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Smile #6 ~ Pumpkin Gingerbread Cupcakes

6 Jan

Josh signed me up to bake a cake for a fundraiser at the high school, and the only disposable, aluminum pans with lids that I could find at the grocery store were lasagna-size, smaller and shallower than a standard 9×13. I was disappointed for a heartbeat of a moment, thinking I would have to drive around all night looking for the right size pan. But then I realized a smaller pan meant a smaller cake. Smaller cake meant extra batter, And extra batter meant… cupcakes! I ended up with eighteen paper-lined, little cuties. Happy, happy day!

I have no idea where, or who, I originally got this recipe from. Probably from my mother-in-law. (Most of my good ones come from her.) It’s one of the hundreds I have chicken-scratched on scrap paper and stuffed into my M&M’s folder of family-favorites.

Pumpkin Gingerbread Cake

3 c sugar

1 c oil

4 eggs

2/3 c wwater

15 oz canned pumpkin

2 tsp ground ginger

1 tsp each cinnamon, allspice, nutmeg, and ground cloves

3-1/2 c all-purpose flour

2 tsp baking soda

1/2 tsp baking powder

1-1/2 tsp salt

Beat sugar, oil and eggs. Add water. Mix well. Beat in pumpkin and spices. Combine flour, soda, powder and salt. Stir into pumpkin mixture. Pour into greased 9×13 pan and bake at 350 degrees for 45 minutes. Cool and frost with cream cheese frosting.

(Note: I baked the cupcakes for about 16-18 minutes, or until a toothpick inserted in the center of the cake came out clean.)


Snow Day!

3 Dec

It came a little later than usual, but we finally have our first snowfall of the season. Four to six inches are in the forecast, making it the perfect day to decorate the Christmas tree and bake that first batch of cookies. Yum!

Every year I try to mix it up a bit and try something new, but there are two cookies that are Sturgeon family standards at Christmastime. One is my mom’s “secret” cut-out recipe that I have been making since I was a little girl, and the other is Amish Sugar Cookies.

I originally got this recipe from my mother-in-law, but I adapted it slightly because I like a little spice to go with the sweet in my cookies. They are buttery-crisp and highly addictive in the way they seem to melt in your mouth. They are also very simple to make, making them the perfect choice for those who have little helpers in the kitchen, as I often do. Ever since my son has been old enough to stand on a chair, he has been the official Amish Cookie “Squisher” of the family.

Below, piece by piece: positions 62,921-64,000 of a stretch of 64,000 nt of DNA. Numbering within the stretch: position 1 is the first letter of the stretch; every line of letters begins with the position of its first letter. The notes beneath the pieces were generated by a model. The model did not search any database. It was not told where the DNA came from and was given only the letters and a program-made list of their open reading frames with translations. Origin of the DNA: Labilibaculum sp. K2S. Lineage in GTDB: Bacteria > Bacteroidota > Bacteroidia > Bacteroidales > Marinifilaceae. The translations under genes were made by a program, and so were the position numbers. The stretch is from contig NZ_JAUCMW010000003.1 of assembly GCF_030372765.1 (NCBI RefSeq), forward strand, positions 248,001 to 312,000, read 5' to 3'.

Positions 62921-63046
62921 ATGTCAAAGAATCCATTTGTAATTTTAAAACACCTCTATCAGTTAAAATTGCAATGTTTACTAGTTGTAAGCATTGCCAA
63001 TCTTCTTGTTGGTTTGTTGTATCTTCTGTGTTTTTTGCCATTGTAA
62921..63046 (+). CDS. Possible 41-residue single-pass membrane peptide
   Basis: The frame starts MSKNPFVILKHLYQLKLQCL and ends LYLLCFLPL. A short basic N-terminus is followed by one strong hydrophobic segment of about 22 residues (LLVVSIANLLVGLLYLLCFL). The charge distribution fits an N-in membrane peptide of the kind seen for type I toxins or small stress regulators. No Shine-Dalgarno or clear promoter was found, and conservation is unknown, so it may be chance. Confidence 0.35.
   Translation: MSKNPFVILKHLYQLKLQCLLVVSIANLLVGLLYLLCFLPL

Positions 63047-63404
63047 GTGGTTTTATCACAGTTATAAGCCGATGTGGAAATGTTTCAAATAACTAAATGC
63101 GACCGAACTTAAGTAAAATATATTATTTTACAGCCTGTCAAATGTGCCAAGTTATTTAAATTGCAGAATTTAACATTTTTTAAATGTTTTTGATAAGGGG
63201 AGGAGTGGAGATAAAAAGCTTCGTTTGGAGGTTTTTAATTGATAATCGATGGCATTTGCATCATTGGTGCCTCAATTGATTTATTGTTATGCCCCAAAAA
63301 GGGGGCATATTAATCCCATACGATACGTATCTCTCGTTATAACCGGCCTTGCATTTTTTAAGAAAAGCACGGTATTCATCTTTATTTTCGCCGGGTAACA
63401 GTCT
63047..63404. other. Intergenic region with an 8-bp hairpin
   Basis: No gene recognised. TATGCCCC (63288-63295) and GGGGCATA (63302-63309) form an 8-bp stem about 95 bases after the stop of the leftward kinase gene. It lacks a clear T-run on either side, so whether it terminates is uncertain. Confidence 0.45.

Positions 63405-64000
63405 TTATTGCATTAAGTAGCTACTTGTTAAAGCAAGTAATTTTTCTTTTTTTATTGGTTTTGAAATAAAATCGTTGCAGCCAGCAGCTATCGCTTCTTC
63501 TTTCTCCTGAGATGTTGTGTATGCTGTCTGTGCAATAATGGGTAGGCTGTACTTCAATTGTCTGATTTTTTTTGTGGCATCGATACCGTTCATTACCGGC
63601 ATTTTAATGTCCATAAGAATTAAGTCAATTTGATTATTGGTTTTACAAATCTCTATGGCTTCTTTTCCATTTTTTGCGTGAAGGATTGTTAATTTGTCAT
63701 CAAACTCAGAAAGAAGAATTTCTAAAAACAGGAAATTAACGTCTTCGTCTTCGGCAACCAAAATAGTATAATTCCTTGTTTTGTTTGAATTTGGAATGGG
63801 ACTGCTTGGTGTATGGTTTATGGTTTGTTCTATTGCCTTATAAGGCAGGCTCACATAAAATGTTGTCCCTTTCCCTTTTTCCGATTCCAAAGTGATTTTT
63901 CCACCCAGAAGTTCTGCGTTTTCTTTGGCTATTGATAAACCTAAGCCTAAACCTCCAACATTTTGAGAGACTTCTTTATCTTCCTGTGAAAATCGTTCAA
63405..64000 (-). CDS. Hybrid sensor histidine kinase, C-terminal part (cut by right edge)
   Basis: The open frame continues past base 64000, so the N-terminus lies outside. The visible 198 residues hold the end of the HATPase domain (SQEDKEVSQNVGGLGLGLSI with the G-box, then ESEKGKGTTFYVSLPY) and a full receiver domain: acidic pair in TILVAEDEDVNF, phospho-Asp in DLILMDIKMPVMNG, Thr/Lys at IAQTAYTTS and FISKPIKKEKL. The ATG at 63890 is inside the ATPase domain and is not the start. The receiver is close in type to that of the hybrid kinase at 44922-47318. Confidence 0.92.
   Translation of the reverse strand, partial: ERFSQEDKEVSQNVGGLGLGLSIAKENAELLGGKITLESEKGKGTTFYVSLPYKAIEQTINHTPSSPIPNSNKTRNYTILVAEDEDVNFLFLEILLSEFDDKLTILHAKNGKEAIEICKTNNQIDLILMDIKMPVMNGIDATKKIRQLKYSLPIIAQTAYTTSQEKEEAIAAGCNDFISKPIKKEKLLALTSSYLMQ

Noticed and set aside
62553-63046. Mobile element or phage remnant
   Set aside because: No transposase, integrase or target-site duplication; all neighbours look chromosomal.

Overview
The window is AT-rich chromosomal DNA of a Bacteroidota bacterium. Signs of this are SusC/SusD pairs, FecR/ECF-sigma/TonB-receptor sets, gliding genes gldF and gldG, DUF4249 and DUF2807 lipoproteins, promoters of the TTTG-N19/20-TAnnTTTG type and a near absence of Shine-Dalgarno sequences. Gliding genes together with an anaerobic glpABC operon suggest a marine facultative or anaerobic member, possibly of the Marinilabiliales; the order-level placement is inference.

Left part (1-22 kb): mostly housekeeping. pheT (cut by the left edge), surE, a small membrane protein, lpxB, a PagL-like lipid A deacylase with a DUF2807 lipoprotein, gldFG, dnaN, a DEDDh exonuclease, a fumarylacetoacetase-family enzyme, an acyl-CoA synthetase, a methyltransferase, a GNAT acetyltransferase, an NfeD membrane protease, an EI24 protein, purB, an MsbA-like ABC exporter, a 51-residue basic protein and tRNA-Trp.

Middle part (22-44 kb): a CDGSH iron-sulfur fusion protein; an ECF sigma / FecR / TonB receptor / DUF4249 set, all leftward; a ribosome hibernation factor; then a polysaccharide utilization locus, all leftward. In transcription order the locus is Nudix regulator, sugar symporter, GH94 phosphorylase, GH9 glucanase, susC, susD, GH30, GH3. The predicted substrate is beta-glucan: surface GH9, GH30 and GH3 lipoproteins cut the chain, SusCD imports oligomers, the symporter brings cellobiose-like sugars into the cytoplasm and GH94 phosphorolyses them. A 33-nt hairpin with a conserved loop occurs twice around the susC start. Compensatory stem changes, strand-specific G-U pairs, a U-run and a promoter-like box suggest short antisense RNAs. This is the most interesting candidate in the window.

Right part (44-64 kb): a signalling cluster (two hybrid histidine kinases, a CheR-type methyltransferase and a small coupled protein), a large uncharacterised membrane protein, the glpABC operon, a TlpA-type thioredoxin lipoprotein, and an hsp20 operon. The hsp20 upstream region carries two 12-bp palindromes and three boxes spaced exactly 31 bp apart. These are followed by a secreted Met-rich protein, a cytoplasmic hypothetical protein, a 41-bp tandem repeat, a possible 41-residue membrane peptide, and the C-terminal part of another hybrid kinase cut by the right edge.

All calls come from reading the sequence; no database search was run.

Amish Sugar Cookies

1 cup butter

1 cup sugar

1 cup confectioner’s sugar

1 cup vegetable oil

2 eggs

4-1/3 cups all-purpose flour

1 tsp salt

1 tsp baking soda

1 tsp cinnamon (optional)

1 tsp cream of tartar

Colored Sugar

Cream butter, sugars and oil. Mix in eggs and vanilla. Combine flour, soda, salt, cinnamon and cream of tartar. Gradually add to creamed mixture. Shape into 1 inch balls. Place on cookie sheets and flatten with the bottom of a glass dipped in colored sugar. Bake at 375 degrees for 10-12 minutes. Makes 8 dozen cookies.

State Fair Potato Salad

2 Jul

Hamburgers and hotdogs, corn on the cob dripping of butter, sweet and savory baked beans that melt in your mouth, massive watermelon wedges chilling on ice – no matter what you serve at your backyard BBQ this 4th of July weekend, the meal will not be complete without a huge helping of Mom’s homemade potato salad.

Sweet, creamy, and packed with crunch, I came across this recipe at my local library back when I was newly married and desperate to acquire a repertoire of recipes my family would rave about for generations to come. I poured over shelf after shelf, selecting armloads of cookbooks at a time, searching out the very best of the best in every category. Every time I found one I thought was perfect, I scribbled it out on whatever scrap of paper was handy at the time and stuffed it into an old school folder with a cartoon picture of the M&M guys on the front. 

My intention was to sit down one day and transfer the tried-and-true recipes onto pretty cards that I would store in a special box on the kitchen counter, perfect for sharing and passing along to my grandchildren and great-grandchildren in the years to come. Life got away from me and I have yet to find time to do so.

Sixteen years and hundreds of recipes later, my folder is now bulging at the seams. The recipes are a little tattered and torn, spattered in mystery food remnants, and decorated in notes about long-past doctor appointments or phone numbers that mean nothing to me. But every recipe in the folder is a time-tested, family favorite that my kids ask for again and again.

At least I got the important part right.

State Fair Potato Salad
(origin of recipe unknown)

Clean and chop 3 1/2 pounds red-skinned potatoes into 3/4″ pieces. Cook in large pot of salted, boiling water until tender. Drain. Transfer to large bowl and drizzle with 1/4 cup juice of sweet pickles. Cool to room temperature, and then add 1/2 cup chopped red onion, 1/2 cup chopped celery, and 1/2 cup chopped sweet pickles. For dressing, combine 3/4 cup mayonnaise, 1/3 cup buttermilk, 4 teaspoons Dijon mustard, 1 teaspoon sugar, and 1/2 teaspoon pepper. Pour over vegetables and mix to coat. Fold in 3 hard boiled eggs, chopped. Season to taste with salt and pepper.